Pet food might not be the first thing which comes to mind when we think about sustainability, but hear us out….
When looking at the carbon impact of meat, we tend to focus on our own impact. However, the food we provide for our pets also contributes to the problem. Substituting insect protein for meat could be a way to off-set some of this damage.
Pet food is a silent contributor to the climate crash. We regularly give our pets – specifically cats and dogs – a high meat and high protein diet, which is harmful to the atmosphere and the biosphere.
In the United States, 25-30% of the environmental impact of the meat industry can be traced to pet food, and much of the advanced economic nations of the world would have similar practices. The attitude in China is also changing; the Western practice of pet ownership is beginning to establish itself there, along with the problem it generates.
Pets themselves are not exactly sustainable – according to Robert and Brenda Vale, an average sized dog can have a bigger ecological footprint than a large car. What we feed them is a significant part of this, and many leading pet food companies are adamant that we provide our pets with an unnecessarily high quality of produce – the most likely reason being that this comes at a considerably higher profit for those companies in question. A study by Kelly Swanson and co. in 2013 found that influenced consumerism tended to control what we buy for our pets above and beyond their actual nutritional requirements.
Although cats (and, to a lesser degree, dogs) do require more meat in their diet than humans, grains and vegetables can be integrated into pets diets more than is commonly aware (in fact, it appears that dogs have evolved to better metabolise grain diets). There are trends developing which focus on creating vegan pet foods – a company called Wild Earth are one of the leaders here – whilst there is also hope that the revolution of lab grown meat will also influence pet food production further down the line. In the meantime, using insects as a meat/protein substitute may be a viable option.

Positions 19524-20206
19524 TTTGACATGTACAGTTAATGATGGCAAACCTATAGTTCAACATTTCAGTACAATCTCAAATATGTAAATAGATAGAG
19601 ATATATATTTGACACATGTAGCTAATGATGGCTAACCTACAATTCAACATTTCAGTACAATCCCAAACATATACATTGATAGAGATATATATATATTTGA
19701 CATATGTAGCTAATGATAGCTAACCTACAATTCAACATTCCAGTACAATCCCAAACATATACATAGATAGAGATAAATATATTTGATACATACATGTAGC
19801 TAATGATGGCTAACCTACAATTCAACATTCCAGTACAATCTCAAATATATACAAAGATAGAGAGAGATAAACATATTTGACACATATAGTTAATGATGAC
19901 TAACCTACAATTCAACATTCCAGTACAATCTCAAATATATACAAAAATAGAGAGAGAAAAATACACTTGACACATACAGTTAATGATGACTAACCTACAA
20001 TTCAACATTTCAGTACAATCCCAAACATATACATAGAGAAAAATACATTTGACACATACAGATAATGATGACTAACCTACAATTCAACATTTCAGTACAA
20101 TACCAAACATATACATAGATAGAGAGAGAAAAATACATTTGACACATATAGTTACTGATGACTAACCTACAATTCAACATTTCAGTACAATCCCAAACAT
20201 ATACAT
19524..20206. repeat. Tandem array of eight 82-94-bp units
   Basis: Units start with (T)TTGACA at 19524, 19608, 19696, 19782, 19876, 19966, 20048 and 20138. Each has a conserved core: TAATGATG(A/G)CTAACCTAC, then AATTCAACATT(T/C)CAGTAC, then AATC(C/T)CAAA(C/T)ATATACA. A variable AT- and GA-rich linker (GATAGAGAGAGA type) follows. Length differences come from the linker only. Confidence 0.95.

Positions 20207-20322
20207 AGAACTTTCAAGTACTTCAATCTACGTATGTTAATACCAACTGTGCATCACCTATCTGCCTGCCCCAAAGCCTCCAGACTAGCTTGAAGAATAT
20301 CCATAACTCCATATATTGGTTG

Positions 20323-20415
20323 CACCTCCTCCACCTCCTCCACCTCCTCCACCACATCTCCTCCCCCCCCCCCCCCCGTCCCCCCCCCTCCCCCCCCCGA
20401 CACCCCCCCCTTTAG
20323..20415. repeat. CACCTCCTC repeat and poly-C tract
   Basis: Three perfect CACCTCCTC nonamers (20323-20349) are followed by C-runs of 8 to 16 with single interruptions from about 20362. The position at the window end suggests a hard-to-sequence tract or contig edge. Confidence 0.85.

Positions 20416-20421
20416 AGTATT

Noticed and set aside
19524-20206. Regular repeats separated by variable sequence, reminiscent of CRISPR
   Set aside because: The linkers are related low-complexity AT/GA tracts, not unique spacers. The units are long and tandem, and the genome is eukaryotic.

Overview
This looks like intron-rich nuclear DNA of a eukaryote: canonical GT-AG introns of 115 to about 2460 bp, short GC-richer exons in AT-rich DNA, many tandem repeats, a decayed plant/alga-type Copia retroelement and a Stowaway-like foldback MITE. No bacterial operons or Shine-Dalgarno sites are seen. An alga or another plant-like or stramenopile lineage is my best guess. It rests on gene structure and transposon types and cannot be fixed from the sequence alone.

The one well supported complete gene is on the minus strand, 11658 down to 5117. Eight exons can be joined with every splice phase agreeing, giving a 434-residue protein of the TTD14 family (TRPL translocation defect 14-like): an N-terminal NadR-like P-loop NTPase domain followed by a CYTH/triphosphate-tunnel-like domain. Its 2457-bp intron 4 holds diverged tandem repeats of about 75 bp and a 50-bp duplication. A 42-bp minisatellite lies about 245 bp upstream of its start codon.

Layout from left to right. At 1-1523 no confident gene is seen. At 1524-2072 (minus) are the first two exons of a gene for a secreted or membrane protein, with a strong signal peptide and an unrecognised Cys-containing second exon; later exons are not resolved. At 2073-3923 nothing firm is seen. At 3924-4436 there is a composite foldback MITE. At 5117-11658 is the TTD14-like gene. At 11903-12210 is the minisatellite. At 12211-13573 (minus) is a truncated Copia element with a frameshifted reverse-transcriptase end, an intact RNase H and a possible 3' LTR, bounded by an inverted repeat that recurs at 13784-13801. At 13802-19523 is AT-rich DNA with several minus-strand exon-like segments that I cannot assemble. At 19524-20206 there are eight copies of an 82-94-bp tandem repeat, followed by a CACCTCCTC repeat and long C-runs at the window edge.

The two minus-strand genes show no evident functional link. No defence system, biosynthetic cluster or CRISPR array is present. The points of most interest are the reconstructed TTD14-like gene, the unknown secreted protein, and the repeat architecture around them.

A UK company – Yora – is trying to subvert mainstream assumptions by providing alternatives to the standard pet feed, by using black soldier fly larvae. Another company, Chippin, is investing in insects, beginning with dog treats but with a vision to move further. Mass production however still requires an upscaling of the current insect farmers, as well as a campaign to convince pet-owning consumers.
But why insects? For the amount of food and protein that they provide, insects require significantly less land, water, and sustenance; insects convert their own diet into body mass at a capacity that far exceeds livestock. Farms can be extended vertically and are unhampered by weather. Hormones and antibiotics are not introduced into the lifecycle of insects, and they themselves create relatively little emissions. And bugs can even be fed on our own food leftover (of which we generate a LOT), therefore creating a cycle where there is little actual waste.
Integrating insects into our own culinary lifestyles is challenging, not least because there has been a shift away from eating these creatures in much of the world over recent history. Introducing entomophagy (insect consumption) into the diets of our pets, however, looks to be win-win. More research on how these nutrients are absorbed in cats and canines is required, but studies so far seem positive. Our domestic animals get what they need from their meals, and we offset a large amount of environmental damage.